NFL Network’s Ian Rapoport said the Bills are one of three teams after quarterback Michael Vick. The Bills would want him to back up EJ Manuel, not to start, and Vick wants to start somewhere. Rapoport said Vick is prepared to wait as late as after the draft before choosing a team.
BROWNS DUMP QBs
The Cleveland Browns have opened eyes with their big-bucks, big-name signings over the past two days.
But, being the Cleveland Browns, by default they also had to do things purely Cleveland Brownish.
Namely, dumping the only two healthy quarterbacks on their roster who have thrown a pass in an NFL regular-season game: Brandon Weeden and Jason Campbell.
With Brian Hoyer rehabbing from a torn ACL suffered in early October, the Browns now have one able quarterback heading into spring workouts, which begin April 7: Alex Tanney, a 26-year-old from Monmouth College in Illinois.
It’s possible the Browns will draft a quarterback with the fourth overall pick on May 8. Or maybe they’ll pick up another journeyman backup to battle Hoyer and Tanney.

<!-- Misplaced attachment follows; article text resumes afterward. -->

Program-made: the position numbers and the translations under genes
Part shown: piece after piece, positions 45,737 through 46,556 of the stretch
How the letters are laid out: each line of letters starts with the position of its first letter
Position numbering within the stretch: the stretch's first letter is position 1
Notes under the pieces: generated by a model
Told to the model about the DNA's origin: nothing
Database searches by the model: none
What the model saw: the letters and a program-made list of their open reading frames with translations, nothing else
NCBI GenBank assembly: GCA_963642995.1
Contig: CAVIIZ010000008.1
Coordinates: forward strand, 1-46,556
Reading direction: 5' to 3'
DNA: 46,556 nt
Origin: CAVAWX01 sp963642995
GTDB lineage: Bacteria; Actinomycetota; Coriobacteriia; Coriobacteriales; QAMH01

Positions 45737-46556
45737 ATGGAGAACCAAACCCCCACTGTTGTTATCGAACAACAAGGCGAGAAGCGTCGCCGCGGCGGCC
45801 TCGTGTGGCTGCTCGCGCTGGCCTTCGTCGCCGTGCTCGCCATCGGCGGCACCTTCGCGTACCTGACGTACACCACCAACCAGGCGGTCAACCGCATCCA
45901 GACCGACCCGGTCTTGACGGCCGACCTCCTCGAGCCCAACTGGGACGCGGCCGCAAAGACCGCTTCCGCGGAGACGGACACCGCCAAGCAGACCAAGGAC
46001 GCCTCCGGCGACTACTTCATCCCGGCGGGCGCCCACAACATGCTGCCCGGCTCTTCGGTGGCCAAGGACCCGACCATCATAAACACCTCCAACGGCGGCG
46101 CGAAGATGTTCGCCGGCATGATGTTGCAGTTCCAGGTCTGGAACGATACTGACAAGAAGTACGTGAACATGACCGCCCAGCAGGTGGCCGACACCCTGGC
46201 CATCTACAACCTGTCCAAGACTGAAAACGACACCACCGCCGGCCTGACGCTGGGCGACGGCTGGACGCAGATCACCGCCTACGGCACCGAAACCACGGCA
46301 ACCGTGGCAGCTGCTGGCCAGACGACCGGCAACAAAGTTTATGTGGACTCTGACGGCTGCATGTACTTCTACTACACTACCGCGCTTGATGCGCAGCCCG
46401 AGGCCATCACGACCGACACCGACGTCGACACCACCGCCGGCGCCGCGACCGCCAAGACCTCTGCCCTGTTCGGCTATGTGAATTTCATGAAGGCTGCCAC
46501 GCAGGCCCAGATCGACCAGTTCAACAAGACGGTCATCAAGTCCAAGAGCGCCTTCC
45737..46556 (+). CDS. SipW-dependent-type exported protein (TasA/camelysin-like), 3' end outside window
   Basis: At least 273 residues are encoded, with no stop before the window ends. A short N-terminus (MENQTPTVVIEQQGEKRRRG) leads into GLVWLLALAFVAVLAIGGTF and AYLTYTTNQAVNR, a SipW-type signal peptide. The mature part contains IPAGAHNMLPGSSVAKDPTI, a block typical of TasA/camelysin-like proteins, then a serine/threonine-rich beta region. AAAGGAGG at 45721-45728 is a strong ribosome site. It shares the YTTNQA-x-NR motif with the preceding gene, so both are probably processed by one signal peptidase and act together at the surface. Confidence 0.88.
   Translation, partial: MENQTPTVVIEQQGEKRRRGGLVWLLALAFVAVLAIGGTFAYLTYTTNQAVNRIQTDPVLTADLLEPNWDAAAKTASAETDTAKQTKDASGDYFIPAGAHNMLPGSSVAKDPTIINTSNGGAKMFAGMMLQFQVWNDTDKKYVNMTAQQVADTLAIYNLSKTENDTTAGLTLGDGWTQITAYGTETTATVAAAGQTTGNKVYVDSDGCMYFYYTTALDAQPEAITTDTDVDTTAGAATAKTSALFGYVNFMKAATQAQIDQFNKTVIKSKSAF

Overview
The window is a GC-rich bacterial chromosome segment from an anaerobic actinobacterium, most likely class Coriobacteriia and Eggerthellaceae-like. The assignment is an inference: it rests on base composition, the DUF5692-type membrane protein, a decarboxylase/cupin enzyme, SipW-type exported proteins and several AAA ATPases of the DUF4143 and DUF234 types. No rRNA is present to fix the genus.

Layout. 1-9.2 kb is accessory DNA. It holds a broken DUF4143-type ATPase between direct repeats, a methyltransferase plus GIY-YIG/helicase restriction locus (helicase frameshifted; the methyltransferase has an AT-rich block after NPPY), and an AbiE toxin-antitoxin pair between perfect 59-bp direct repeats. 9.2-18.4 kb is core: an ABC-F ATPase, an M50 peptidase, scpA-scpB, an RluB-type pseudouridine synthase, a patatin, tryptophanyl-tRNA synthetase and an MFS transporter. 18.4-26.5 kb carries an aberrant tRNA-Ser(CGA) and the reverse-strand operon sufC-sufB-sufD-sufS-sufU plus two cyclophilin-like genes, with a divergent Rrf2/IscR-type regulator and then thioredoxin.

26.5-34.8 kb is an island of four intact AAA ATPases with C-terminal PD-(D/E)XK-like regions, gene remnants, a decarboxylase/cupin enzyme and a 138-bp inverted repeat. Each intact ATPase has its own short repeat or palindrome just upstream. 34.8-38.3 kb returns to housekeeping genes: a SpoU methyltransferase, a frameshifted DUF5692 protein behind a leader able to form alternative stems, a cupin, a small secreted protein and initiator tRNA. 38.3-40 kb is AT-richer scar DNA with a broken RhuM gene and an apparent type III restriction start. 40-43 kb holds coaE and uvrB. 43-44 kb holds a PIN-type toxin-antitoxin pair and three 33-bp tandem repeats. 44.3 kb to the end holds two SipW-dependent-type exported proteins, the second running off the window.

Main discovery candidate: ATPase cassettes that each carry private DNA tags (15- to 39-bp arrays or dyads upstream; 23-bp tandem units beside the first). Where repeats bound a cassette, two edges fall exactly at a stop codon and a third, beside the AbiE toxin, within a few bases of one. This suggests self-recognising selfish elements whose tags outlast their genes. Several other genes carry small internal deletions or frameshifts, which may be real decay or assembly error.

Weeden’s departure means both of the club’s first-round draft picks from just two years ago -- Weeden and running back Trent Richardson, dealt to Indianapolis last September -- are already off the team.
That’s another purely Cleveland Brownish thing.
HARBAUGH CAN’T WAIT FOR MARTIN
Really, it’s the only landing spot for Jonathan Martin that makes sense.
Under the tutelage of his old college head coach, Jim Harbaugh, on the San Francisco 49ers.
Late Tuesday night the Miami Dolphins traded Martin -- the 24-year-old at the centre of last fall’s locker-room bullying scandal -- to the Niners for a conditional seventh-round draft pick.
Martin bolted the Dolphins in late October. Word quickly got out that he’d been bullied and harassed far beyond the usual locker-room, alpha-male badgering -- to the point he contemplated suicide.
While head coach at Stanford from 2007-10, Harbaugh recruited Martin out of high school and coached him for all but his senior season.
“I can’t wait to give him a big hug,” Harbaugh told USA Today’s Jarrett Bell.
“The goal with this transition is win-win. It’s an opportunity for Jonathan Martin to prove to the football world that he is worthy of his high-round (second round) draft status … As far as the other thing, I think everybody deserves an Etch-A-Sketch opportunity for a second chance.”
If any head coach has the locker-room presence to ensure that his players give Martin that chance, you have to think it’s Harbaugh.